Bolshoi Ballet b?lshoi, bl? [key], one of the principal ballet companies of Russia; part of the Bolshoi Theatre, which also includes Russia's premier opera company. The Bolshoi Ballet began as a dancing school for the Moscow Orphanage in 1773. The Bolshoi Theatre, which opened permanently in 1856, in its early decades competed for preeminence with the Mariinsky Theatre of St. Petersburg (see Kirov Ballet). Aleksandr Gorsky revitalized the dance company in the early 20th cent. and introduced a new dramatic realism to the classical ballets. Igor Moiseyev experimented with folk-dance ballets at the Bolshoi in the 1930s. The company is internationally acclaimed for its superb ensemble skills and for the spectacular realism of its scenery and costumes. During the 1960s, Maya Plisetskaya was the company's prima ballerina. In 1964, Yuri Grigorovich became chief choreographer and later, artistic director, serving until 1995. His productions included a very successful version of Khachaturian's Spartacus. Since Grigorovich, the position of artistic director has been held by a series of individuals serving much shorter tenures. The Bolshoi has experienced a number of scandals over the years, including a vicious 2013 acid attack, organized by a dancer, on then-artistic director Sergei Filin. The company is internationally acclaimed and regularly tours with such classics as Giselle and Swan Lake. A major renovation and restoration of the Bolshoi Theatre was completed in 2011.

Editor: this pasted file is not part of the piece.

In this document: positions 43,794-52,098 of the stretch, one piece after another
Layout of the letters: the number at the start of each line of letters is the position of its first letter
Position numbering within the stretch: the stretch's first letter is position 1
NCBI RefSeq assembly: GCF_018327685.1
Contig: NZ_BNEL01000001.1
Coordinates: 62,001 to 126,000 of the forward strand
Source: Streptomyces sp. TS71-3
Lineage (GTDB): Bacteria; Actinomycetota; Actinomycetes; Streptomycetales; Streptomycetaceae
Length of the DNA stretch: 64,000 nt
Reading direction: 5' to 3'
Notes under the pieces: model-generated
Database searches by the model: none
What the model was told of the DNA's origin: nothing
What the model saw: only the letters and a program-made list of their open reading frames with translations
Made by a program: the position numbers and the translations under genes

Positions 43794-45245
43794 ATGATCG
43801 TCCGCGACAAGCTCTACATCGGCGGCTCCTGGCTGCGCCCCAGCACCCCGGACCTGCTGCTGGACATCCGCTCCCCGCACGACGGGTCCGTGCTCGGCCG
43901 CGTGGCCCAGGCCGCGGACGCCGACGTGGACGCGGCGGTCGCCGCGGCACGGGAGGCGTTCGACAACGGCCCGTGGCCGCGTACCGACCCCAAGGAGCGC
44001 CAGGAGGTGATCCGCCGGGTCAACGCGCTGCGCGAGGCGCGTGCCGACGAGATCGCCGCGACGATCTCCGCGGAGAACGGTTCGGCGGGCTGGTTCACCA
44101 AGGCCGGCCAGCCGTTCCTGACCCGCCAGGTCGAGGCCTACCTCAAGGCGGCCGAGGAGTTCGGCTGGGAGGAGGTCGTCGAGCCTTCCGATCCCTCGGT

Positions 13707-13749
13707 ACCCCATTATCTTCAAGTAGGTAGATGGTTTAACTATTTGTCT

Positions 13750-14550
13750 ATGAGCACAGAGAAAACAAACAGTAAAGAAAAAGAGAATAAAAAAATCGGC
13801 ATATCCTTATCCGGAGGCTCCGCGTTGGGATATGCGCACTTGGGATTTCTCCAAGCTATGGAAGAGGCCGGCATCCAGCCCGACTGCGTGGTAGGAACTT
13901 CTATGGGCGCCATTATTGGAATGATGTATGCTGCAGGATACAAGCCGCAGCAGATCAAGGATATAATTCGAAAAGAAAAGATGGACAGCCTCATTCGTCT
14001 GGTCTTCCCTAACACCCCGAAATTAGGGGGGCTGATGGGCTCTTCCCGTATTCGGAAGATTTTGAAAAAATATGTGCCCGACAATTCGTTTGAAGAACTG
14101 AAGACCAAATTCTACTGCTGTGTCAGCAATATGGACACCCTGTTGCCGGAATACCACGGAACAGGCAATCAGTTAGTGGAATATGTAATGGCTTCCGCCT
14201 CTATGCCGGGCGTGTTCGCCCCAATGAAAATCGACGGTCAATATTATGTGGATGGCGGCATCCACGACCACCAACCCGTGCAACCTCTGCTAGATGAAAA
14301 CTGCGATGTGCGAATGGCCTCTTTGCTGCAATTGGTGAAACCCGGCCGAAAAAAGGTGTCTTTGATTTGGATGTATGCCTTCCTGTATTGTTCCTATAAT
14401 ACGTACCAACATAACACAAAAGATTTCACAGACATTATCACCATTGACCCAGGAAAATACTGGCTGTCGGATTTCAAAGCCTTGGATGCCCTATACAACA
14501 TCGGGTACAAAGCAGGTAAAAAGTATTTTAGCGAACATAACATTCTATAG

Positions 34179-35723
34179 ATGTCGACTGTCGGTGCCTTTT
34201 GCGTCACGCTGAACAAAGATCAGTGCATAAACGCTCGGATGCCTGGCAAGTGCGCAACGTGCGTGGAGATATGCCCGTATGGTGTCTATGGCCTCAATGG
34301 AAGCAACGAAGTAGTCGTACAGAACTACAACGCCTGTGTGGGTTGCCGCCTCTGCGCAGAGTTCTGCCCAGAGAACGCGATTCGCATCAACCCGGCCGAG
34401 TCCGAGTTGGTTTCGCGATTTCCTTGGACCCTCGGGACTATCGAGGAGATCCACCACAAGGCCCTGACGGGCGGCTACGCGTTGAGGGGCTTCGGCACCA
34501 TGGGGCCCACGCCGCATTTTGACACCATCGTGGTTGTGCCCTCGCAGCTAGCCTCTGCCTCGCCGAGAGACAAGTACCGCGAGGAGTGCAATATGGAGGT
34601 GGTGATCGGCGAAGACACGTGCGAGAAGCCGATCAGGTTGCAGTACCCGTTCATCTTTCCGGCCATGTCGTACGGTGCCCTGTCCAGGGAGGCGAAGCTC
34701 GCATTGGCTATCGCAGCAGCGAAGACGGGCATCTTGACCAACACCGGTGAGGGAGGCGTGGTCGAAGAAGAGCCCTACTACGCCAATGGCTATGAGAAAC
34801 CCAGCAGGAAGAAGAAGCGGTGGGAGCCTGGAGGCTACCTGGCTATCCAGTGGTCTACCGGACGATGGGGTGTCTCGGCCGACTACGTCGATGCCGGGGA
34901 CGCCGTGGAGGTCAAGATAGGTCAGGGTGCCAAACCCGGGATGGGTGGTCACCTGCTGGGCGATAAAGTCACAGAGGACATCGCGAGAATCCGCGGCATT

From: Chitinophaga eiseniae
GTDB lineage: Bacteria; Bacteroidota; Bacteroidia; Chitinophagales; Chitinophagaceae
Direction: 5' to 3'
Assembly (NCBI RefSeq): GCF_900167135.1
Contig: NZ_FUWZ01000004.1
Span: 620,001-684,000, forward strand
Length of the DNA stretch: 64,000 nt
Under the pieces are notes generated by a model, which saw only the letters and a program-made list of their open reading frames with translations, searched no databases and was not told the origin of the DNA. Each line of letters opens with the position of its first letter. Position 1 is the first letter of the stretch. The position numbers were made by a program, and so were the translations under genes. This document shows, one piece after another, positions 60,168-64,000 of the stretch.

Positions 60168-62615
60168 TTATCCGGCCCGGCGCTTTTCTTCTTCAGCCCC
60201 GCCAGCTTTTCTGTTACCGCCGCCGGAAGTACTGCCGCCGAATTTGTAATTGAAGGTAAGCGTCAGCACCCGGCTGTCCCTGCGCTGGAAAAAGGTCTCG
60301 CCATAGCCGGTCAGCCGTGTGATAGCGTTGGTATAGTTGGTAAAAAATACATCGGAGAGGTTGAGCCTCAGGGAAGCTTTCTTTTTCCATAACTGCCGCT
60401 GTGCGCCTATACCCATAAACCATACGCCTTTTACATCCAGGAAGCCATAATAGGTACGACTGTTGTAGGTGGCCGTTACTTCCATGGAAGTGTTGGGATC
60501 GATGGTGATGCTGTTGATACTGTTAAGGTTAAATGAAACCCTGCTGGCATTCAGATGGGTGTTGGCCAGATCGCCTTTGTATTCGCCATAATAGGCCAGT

See study by Y. Grigorovich and V. Vaslov (1984).
The Columbia Electronic Encyclopedia, 6th ed. Copyright 2012, Columbia University Press. All rights reserved.
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